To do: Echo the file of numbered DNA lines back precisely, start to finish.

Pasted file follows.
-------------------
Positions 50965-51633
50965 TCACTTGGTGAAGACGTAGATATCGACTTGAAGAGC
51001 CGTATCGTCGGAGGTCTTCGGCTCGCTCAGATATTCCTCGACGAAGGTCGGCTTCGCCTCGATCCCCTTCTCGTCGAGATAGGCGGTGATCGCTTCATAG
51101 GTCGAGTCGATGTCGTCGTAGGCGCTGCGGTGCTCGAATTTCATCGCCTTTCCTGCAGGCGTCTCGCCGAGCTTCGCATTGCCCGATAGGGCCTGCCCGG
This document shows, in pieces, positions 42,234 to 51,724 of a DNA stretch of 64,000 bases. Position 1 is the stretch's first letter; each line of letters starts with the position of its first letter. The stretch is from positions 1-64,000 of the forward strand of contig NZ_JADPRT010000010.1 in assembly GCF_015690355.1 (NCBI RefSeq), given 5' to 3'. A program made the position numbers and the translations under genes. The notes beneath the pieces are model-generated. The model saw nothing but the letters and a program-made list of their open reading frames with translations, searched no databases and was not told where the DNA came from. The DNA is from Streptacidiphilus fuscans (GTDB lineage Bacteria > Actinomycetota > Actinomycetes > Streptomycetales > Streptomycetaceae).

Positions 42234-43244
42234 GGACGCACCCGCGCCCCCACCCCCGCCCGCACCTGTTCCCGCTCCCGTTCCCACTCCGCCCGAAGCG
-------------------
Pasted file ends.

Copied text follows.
Positions 50965-51633
50965 TCACTTGGTGAAGACGTAGATATCGACTTGAAGAGC
51001 CGTATCGTCGGAGGTCTTCGGCTCGCTCAGATATTCCTCGACGAAGGTCGGCTTCGCCTCGATCCCCTTCTCGTCGAGATAGGCGGTGATCGCTTCATAG
51101 GTCGAGTCGATGTCGTCGTAGGCGCTGCGGTGCTCGAATTTCATCGCCTTTCCTGCAGGCGTCTCGCCGAGCTTCGCATTGCCCGATAGGGCCTGCCCGG
This document shows, in pieces, positions 42,234 to 51,724 of a DNA stretch of 64,000 bases. Position 1 is the stretch's first letter; each line of letters starts with the position of its first letter. The stretch is from positions 1-64,000 of the forward strand of contig NZ_JADPRT010000010.1 in assembly GCF_015690355.1 (NCBI RefSeq), given 5' to 3'. A program made the position numbers and the translations under genes. The notes beneath the pieces are model-generated. The model saw nothing but the letters and a program-made list of their open reading frames with translations, searched no databases and was not told where the DNA came from. The DNA is from Streptacidiphilus fuscans (GTDB lineage Bacteria > Actinomycetota > Actinomycetes > Streptomycetales > Streptomycetaceae).

Positions 42234-43244
42234 GGACGCACCCGCGCCCCCACCCCCGCCCGCACCTGTTCCCGCTCCCGTTCCCACTCCGCCCGAAGCG